9. 9. Anti-Patterns in SOA Service operations with “open contracts” All of these allow for the submission of member data that might not be known by the operation – Use of key-value pairs as parameters Unless keys are constrained and defined in the XSD – Use of string parameters that contain XML Permits unstructured data – Use of XMLElement parameters
  10. 10. Best Practices in Service Design Don’t Put Business Logic in the Service! Think of the Service Layer as a doorway to your business logic, nothing more To allow for independent evolution of the “Service Gateway” from the business logic and data (i.e. Service Data Types vs. Business Entities) Some applications might not want to use services to access business logic
  11. 11. The Service Layer Pattern Service Implements Service Interface Implementation Refers to Calls method on Message Types Business Logic Layer Contains 1 or Many Business Data Types Logic Component
  12. 12. Why Use Message Types? Can version and extend messages – Always add new data types to end of message Think of these as “Contract Amendments” Mark these extensions as Optional Can be reused across service operations Messages can be queued for deferred processing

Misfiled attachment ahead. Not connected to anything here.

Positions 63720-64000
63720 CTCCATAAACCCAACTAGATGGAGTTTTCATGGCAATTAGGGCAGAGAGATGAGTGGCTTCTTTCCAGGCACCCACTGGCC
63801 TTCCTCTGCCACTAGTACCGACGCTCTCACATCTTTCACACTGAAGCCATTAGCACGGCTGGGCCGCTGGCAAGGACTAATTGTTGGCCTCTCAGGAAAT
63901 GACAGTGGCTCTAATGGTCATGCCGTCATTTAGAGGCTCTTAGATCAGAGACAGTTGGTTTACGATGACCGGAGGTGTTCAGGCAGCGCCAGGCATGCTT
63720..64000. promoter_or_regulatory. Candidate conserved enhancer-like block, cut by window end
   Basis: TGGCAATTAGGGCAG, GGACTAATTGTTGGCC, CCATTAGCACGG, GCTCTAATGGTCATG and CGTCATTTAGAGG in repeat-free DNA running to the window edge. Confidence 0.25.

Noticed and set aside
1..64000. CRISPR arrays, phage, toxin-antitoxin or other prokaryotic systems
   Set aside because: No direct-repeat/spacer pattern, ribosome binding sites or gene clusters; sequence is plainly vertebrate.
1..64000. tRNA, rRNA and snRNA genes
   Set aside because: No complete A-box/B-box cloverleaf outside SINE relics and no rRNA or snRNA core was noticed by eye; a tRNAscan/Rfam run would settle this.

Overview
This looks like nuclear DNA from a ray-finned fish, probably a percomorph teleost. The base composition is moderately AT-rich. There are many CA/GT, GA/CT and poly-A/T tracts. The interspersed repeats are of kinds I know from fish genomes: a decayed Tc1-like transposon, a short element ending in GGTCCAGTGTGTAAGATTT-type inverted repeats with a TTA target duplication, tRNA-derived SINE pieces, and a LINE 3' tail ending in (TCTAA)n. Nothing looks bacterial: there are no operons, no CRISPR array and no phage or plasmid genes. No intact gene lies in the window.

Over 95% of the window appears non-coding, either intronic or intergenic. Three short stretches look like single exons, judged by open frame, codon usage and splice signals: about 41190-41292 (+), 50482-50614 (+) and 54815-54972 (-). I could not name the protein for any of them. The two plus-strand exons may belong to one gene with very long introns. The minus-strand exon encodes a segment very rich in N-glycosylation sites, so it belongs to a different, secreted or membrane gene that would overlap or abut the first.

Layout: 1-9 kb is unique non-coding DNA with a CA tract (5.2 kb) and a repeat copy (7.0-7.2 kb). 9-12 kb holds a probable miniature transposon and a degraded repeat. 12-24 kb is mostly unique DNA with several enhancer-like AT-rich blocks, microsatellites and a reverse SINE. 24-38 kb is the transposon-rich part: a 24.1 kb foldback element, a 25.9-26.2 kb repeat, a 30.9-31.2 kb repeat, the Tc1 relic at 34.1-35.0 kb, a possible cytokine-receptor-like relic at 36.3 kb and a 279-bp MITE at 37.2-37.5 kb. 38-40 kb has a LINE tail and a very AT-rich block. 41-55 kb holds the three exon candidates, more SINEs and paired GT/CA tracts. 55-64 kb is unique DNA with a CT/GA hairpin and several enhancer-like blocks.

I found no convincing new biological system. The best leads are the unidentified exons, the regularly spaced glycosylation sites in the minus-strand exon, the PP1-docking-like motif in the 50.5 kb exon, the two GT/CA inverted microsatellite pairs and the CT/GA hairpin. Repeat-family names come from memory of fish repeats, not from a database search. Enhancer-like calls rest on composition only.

13. 13. Let’s Look at Some Code! Data Types, Message Types, Service Interface, Service Implementation Class, Exposing a Service Endpoint
  14. 14. Demonstration: Versioning in Action
  15. 15. Versioning Issues Do you want strict or lax validation? – Do clients validate the schema? Will they tolerate changes? – Should service tolerate missing Data Members? Breaking Changes typically caused by … - Removing/Renaming properties on data or message types - Changing the order of types in data or message types - Changing the types on data or message types - Removing/Renaming operations on services - Removing/Renaming parameters on operations - Changing return types of operations - Changing namespace, endpoint address, or bindings Recommend Major Release for breaking changes – Try to avoid, but if you can’t … - Create new namespace eg. http://CompanyName/FunctionalArea/ServiceName/Date - Create new endpoint (i.e. Address, Binding, and Contract) - May want to deprecate older operations - Distribute new proxy